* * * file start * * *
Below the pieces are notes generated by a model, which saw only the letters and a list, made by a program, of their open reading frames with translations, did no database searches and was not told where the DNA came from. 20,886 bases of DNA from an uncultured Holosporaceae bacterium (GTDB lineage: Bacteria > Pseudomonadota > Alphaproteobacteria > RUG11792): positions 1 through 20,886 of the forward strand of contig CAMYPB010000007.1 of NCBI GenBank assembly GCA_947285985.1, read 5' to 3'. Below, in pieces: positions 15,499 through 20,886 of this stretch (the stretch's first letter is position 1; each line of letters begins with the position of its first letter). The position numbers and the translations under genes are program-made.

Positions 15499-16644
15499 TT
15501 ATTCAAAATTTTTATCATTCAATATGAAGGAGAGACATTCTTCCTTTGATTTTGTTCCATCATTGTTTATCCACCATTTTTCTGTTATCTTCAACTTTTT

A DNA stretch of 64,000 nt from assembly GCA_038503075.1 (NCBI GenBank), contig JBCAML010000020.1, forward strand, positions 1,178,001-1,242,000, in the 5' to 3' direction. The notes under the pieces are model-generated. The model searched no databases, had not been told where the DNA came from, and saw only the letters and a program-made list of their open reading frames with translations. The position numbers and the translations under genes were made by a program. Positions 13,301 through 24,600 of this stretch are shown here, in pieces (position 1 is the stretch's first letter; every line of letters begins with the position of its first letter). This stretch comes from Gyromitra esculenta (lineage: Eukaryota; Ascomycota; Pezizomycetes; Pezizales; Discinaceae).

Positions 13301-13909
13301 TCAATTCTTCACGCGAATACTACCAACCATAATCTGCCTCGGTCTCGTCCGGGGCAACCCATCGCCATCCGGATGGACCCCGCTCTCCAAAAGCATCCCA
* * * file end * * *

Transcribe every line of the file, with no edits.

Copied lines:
Below the pieces are notes generated by a model, which saw only the letters and a list, made by a program, of their open reading frames with translations, did no database searches and was not told where the DNA came from. 20,886 bases of DNA from an uncultured Holosporaceae bacterium (GTDB lineage: Bacteria > Pseudomonadota > Alphaproteobacteria > RUG11792): positions 1 through 20,886 of the forward strand of contig CAMYPB010000007.1 of NCBI GenBank assembly GCA_947285985.1, read 5' to 3'. Below, in pieces: positions 15,499 through 20,886 of this stretch (the stretch's first letter is position 1; each line of letters begins with the position of its first letter). The position numbers and the translations under genes are program-made.

Positions 15499-16644
15499 TT
15501 ATTCAAAATTTTTATCATTCAATATGAAGGAGAGACATTCTTCCTTTGATTTTGTTCCATCATTGTTTATCCACCATTTTTCTGTTATCTTCAACTTTTT

A DNA stretch of 64,000 nt from assembly GCA_038503075.1 (NCBI GenBank), contig JBCAML010000020.1, forward strand, positions 1,178,001-1,242,000, in the 5' to 3' direction. The notes under the pieces are model-generated. The model searched no databases, had not been told where the DNA came from, and saw only the letters and a program-made list of their open reading frames with translations. The position numbers and the translations under genes were made by a program. Positions 13,301 through 24,600 of this stretch are shown here, in pieces (position 1 is the stretch's first letter; every line of letters begins with the position of its first letter). This stretch comes from Gyromitra esculenta (lineage: Eukaryota; Ascomycota; Pezizomycetes; Pezizales; Discinaceae).

Positions 13301-13909
13301 TCAATTCTTCACGCGAATACTACCAACCATAATCTGCCTCGGTCTCGTCCGGGGCAACCCATCGCCATCCGGATGGACCCCGCTCTCCAAAAGCATCCCA